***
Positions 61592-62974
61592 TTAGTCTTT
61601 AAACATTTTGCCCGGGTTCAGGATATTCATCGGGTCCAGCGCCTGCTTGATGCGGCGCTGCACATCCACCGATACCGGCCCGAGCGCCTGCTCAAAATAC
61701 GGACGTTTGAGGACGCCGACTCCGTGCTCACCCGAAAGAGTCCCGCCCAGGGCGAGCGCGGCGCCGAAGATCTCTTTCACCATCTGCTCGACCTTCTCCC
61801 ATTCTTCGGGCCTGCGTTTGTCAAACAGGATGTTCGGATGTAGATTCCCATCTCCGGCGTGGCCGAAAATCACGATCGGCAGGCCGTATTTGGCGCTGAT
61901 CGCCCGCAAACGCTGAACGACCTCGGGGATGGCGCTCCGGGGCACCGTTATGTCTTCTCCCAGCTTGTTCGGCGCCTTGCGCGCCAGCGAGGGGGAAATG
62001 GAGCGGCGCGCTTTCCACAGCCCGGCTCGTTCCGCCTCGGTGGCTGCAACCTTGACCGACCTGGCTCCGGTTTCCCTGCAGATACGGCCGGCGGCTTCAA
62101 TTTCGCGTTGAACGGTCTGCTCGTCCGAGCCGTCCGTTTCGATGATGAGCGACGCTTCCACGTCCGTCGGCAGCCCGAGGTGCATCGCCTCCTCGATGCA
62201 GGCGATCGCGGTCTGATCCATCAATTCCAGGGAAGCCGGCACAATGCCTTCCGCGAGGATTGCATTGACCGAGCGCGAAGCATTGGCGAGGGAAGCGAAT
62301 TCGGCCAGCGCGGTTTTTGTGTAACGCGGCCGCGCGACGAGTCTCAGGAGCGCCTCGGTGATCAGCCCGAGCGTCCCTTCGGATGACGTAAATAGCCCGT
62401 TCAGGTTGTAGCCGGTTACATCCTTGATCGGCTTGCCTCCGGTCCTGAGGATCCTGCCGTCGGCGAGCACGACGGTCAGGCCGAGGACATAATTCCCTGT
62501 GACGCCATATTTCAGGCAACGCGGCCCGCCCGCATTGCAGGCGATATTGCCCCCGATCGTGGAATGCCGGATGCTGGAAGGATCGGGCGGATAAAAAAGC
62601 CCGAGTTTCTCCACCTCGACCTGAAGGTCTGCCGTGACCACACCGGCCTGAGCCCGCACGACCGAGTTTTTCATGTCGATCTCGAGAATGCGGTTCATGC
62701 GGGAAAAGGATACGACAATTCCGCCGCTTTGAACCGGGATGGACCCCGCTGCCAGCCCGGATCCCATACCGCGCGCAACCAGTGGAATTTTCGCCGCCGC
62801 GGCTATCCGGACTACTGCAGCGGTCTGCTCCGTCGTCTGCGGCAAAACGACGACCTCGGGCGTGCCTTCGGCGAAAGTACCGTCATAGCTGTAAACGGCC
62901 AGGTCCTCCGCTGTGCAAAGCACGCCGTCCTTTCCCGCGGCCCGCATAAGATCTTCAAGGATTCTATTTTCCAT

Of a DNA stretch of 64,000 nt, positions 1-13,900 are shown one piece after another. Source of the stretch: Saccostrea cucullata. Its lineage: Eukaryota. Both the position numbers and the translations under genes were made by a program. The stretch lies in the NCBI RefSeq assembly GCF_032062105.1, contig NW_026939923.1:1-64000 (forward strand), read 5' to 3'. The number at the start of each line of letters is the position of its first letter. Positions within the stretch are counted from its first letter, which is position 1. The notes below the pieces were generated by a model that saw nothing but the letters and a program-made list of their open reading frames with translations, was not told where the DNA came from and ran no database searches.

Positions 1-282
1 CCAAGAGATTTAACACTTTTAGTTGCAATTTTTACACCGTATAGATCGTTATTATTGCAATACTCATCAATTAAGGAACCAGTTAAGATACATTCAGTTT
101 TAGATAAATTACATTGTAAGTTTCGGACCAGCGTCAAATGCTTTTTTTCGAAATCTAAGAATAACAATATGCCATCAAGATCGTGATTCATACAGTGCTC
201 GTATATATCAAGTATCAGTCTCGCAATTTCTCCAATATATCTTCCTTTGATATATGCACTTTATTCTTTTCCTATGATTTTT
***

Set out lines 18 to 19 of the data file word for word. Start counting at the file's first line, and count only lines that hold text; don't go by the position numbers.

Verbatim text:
Positions 1-282
1 CCAAGAGATTTAACACTTTTAGTTGCAATTTTTACACCGTATAGATCGTTATTATTGCAATACTCATCAATTAAGGAACCAGTTAAGATACATTCAGTTT